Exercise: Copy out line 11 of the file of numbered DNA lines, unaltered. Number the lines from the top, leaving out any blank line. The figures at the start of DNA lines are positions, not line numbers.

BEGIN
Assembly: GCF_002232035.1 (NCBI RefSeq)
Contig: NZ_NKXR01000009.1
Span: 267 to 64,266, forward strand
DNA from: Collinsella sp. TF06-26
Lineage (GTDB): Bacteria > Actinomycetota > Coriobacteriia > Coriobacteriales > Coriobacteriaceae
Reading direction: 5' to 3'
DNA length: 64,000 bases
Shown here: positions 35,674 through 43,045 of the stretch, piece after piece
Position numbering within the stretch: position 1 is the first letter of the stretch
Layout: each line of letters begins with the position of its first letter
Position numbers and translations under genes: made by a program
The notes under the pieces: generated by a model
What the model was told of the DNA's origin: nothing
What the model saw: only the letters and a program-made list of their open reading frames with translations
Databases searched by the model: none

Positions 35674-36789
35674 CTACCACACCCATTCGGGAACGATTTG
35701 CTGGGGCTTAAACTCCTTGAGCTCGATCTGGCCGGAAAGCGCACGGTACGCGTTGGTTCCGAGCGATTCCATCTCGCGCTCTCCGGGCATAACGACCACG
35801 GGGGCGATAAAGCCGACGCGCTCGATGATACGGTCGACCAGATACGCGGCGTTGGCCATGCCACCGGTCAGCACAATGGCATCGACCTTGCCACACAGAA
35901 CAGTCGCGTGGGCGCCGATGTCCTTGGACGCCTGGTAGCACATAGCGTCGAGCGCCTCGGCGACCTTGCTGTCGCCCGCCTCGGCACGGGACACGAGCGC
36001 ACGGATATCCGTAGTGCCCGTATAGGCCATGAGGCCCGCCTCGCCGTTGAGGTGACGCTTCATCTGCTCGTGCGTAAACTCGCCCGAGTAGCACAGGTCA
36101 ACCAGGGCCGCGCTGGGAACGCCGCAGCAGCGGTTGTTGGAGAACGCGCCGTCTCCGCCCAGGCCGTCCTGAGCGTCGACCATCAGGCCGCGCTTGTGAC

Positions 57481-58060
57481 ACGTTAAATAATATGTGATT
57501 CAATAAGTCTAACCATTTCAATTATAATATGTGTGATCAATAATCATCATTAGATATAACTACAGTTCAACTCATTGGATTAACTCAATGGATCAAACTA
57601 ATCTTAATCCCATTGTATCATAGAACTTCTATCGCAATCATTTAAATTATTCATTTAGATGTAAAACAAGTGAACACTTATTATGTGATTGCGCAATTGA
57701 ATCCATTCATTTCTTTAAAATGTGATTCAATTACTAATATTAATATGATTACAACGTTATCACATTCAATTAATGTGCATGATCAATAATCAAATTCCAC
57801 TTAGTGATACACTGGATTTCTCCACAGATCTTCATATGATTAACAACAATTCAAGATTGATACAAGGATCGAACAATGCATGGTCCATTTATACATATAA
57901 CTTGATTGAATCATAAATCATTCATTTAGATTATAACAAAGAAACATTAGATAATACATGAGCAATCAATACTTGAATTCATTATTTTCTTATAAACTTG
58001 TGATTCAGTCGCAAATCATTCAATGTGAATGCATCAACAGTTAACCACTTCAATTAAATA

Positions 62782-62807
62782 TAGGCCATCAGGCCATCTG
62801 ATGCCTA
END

Position numbers and translations under genes: made by a program